CBS Chief Executive Leslie Moonves has reason to smile. (Associated Press )
The amount of money broadcast networks are collecting from both pay-TV distributors and their own affiliate stations for their content is growing faster than Wall Street had anticipated.
In a new report, Sanford C. Bernstein analyst Todd Juenger said CBS is anticipating revenue of $1 billion in 2016 from retransmission consent fees from cable and satellite operators and their own affiliates. CBS had previously said it wouldn't hit that number until 2017.
According to Juenger, that figure is based on a subscription fee of $1.22 per-month, per-subscriber from multichannel video program distributors (MVPDs) for the stations the network owns, including KCBS-TV Los Angeles. It also includes a 50% cut of whatever their affiliates get from MVPDs, which Juenger thinks will be the same price CBS gets for its stations.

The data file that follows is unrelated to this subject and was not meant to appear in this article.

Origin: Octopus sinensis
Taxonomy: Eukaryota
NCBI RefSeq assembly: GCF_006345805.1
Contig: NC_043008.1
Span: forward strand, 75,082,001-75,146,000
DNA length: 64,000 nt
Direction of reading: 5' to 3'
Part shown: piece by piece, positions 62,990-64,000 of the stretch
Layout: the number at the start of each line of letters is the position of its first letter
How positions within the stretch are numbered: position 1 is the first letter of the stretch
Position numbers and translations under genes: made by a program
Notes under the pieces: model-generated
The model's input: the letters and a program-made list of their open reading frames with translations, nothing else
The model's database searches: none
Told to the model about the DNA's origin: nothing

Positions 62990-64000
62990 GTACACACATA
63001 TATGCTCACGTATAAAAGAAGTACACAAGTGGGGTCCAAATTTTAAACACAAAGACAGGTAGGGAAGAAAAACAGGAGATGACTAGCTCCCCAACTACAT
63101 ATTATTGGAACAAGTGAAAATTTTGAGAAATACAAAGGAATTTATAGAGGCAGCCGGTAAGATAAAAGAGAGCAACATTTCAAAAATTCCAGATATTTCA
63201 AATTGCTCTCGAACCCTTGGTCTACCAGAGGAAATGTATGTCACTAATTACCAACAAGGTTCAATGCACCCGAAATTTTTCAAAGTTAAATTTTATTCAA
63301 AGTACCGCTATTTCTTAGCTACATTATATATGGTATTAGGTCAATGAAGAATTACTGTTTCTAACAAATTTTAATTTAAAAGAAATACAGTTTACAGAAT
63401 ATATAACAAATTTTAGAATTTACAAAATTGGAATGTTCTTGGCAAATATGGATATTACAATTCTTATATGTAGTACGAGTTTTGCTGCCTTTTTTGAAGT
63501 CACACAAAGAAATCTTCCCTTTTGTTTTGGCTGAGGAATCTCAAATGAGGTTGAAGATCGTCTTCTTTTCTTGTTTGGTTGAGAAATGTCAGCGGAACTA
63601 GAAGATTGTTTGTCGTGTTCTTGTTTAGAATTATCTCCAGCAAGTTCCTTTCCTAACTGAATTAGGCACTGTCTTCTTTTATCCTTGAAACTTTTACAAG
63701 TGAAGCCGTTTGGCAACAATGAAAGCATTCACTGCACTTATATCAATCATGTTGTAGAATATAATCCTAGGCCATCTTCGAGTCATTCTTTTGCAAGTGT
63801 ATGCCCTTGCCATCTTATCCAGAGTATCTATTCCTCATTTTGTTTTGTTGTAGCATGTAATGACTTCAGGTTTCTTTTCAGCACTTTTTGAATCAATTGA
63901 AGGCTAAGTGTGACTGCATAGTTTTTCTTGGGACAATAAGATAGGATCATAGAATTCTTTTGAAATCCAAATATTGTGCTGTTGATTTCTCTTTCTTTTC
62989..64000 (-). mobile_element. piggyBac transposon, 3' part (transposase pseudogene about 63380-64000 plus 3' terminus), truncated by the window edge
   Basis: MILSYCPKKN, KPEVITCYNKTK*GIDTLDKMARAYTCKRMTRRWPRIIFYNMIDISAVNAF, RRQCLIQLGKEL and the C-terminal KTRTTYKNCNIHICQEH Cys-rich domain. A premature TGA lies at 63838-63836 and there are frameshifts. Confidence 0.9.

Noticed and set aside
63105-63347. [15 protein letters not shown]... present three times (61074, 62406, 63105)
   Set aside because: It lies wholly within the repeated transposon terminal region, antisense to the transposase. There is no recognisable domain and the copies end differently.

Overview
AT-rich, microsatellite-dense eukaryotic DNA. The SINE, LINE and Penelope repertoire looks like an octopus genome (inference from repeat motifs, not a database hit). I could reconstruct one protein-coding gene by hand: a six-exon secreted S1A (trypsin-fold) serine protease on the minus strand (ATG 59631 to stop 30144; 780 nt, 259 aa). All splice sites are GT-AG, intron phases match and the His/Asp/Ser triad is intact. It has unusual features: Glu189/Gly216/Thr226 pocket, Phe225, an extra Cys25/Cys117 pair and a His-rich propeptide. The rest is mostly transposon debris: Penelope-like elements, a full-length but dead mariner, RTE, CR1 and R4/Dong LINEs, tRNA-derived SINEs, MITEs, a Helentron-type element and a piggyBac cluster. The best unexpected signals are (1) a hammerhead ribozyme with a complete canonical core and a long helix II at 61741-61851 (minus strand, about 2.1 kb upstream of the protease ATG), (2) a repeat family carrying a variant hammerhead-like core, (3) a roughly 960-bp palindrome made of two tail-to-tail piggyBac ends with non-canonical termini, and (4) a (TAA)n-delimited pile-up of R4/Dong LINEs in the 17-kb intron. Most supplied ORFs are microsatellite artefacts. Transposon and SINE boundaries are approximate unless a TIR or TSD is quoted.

Of course, whether every CBS affiliate, particularly those in small markets, will be able to squeeze MVPDs for $1.22 remains to be seen. If it can't and CBS has set 50% of what it is taking in as the price tag, some stations may have to reach into their own pockets to cover that cost. However, CBS may also agree to adjustable rates on so-called reverse compensation.
Both Fox and ABC are on a similar retransmission consent track, Juenger said, while NBC is not. The reason, Juenger said, is because NBC's parent is Comcast, a cable operator with more than 20 million subscribers. NBC, he wrote, "seems mired down in the inter-company complications of Comcast being NBC's biggest distributor, and the contradictory motivations and unintended consequences that causes."
The increase in retransmission consent revenues, which the MVPDs will do their best to fight, will be cheered not only by the networks and Wall Street, but also by the people who sell programming and sports. If the networks can argue that their content is worth so much to MVPDs, then the NFL and big content producers can counter that they need a big cut of that pie.
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